BF. William Empson
21. The Royal Beasts and Other Works. Edited by John Haffenden. London: Chatto and Windus,
1986. Reprint, Iowa City: U of Iowa P, 1988.
‘Creative writings’ by Empson, mostly done between
1926 and 1942, most published here for the first time. Includes, along
with work noted below, twelve ‘poems and fragments’ previously
unpublished, five uncollected poems, and miscellaneous prose. The materials
are largely drawn from the Empson papers at King’s College Cambridge
a. ‘The Elephant and the Birds:
A Plan for a Ballet’. Based in large part on the Pali legend of
the Buddha’s incarnation as an elephant, and so not directly connected
to Japanese materials, though much of Empson’s fascination with
and understanding of Buddhism may be traced to his years in Japan; Haffenden
notes Empson’s interest in Buddhist thought and art during his years
in Japan, and suggests that ‘the full story behind the ballet thus
begins at the latest by 1933, during Empson’s period of teaching
at the Tokyo University of Literature and Science’.
b. Miscellaneous. Quoted in Haffenden’s,
Introduction (29). In addition to materials noted below, Haffenden cites
but does not quote a letter from Empson to Waley (see D26), the only indication in the published record of a
correspondence between the two.
1. Manuscript written in Kyoto. Empson
notes that Korean art has been so much assimilated into Japanese art
that it has become ‘a sort of whimsical family joke’.
2. To George Sansom (see D22). Haffenden mentions five Empson letters to Sansom, two undated, one
written at sea in the days after Empson left Japan, the others of 2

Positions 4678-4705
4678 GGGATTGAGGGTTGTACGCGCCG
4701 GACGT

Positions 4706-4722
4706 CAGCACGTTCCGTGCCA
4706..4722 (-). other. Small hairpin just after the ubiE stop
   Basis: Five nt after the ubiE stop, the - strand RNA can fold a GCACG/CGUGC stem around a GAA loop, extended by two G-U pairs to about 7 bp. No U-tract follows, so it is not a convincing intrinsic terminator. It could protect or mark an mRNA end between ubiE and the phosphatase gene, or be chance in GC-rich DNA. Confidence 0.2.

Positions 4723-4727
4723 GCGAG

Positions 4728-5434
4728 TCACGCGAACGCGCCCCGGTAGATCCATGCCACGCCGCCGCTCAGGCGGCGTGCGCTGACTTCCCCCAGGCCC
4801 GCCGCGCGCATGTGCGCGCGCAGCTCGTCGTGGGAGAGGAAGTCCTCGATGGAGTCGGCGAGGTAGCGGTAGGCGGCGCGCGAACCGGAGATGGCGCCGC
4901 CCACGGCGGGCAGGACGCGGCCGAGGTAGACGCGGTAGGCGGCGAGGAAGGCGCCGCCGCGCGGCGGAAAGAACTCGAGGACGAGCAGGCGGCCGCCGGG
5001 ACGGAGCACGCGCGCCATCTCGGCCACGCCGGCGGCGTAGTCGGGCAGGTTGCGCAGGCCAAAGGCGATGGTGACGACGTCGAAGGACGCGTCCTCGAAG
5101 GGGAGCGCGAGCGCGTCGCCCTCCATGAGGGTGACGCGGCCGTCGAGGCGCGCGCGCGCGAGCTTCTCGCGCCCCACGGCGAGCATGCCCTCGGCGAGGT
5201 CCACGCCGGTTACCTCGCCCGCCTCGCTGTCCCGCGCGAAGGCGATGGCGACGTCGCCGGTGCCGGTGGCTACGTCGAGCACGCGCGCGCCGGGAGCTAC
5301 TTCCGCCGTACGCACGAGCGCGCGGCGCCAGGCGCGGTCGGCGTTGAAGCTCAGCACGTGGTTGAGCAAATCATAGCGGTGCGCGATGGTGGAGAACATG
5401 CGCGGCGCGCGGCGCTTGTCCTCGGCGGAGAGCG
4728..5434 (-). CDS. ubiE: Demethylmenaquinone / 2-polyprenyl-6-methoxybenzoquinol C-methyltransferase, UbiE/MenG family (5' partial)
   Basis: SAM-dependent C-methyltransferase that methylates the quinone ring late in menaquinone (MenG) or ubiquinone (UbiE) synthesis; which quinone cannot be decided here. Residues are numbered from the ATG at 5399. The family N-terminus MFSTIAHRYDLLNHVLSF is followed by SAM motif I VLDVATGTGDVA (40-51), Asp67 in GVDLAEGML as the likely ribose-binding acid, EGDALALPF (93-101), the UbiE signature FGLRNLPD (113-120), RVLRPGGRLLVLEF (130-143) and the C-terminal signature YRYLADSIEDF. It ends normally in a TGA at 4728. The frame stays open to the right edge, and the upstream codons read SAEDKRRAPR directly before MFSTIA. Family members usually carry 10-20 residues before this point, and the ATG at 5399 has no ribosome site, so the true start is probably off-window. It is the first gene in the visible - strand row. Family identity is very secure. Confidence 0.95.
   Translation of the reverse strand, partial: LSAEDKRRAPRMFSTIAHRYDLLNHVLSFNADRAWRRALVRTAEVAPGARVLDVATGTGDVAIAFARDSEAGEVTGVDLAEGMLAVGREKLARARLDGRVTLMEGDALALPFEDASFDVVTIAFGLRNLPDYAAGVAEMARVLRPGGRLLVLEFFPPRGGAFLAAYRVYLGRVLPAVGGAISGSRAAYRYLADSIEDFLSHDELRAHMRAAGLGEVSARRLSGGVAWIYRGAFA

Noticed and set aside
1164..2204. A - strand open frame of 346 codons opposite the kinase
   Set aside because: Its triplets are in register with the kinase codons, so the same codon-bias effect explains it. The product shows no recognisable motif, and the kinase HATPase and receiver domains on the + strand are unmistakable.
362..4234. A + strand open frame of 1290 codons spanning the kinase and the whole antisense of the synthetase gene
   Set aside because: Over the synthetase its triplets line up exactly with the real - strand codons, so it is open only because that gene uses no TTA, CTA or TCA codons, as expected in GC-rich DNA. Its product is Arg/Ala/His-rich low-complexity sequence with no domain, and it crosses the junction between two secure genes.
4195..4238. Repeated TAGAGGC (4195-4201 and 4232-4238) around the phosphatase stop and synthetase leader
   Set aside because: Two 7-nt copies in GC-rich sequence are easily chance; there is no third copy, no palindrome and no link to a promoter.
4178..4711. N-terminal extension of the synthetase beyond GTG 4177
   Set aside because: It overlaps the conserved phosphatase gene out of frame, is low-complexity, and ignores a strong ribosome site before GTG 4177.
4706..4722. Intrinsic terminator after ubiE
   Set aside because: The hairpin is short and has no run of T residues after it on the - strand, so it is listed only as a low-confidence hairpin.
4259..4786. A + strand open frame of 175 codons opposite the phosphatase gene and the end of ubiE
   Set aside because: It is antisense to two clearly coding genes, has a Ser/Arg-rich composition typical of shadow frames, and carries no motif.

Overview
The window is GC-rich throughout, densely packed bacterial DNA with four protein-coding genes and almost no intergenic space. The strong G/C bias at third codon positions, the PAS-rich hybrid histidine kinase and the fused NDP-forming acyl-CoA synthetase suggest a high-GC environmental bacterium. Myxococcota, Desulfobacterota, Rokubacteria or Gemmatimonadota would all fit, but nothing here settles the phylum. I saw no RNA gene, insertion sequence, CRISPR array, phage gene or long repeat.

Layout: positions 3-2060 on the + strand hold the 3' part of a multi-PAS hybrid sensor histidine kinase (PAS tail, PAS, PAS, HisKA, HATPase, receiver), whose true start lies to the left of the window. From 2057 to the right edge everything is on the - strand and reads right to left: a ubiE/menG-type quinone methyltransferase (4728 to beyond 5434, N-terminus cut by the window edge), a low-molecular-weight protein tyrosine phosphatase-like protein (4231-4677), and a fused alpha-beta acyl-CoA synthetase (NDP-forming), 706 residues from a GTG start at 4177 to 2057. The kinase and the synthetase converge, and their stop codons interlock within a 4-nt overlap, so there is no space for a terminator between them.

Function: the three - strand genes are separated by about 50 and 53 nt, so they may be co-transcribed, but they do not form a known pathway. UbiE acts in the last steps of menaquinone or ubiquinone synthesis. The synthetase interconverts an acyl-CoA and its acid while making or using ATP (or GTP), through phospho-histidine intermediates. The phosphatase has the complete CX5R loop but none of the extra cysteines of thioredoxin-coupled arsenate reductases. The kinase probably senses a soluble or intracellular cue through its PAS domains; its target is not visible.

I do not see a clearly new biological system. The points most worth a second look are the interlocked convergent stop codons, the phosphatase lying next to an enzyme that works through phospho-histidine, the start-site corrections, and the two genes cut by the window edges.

September 1934 from Ceylon, 2 October 1934 from Athens, and 11 October
1935 from London. Excerpts quoted are mainly about Empson’s theory
of the ambiguity in Buddhist effigies (see especially 6
and b3 below).
3. From ‘Asymmetry in Buddha
Faces’. In the opening page of his lost book-length study (see
outlines his theory that representations of the face of Buddha combine
incompatible elements of ‘repose’ and ‘active power’
in a ‘startling and compelling’ unity, and demonstrates
that much of the theory that occupied him for more than a decade was
set in motion in Japan. European experts have not often addressed the
subject of the ‘magnificent’ faces, Empson notes, but he
‘had a chance [while] in Japan’ ‘timidly’ to
suggest his theory to Anesaki Masaharu (see BD33),
expecting him ‘to treat it as a fad’. Instead, Anesaki accepted
the idea ‘as something obvious and well known’, and told
Empson to compare the masks of the nô stage for ‘historical
evidence’, for there as in Buddhist iconography ‘the tradition
of the craftsmen has not been lost’, and without question the
faces ‘have been constructed to wear two expressions’.
4. To John Hayward, 7 March 1933.
Empson’s letter written in Japan includes discussion of his passion
for Buddhist images, which he calls ‘the only accessible art I
find myself able to care about’.
5. To T. S. Eliot, July 1937. Concerns
Empson’s manuscript about Buddhist effigies.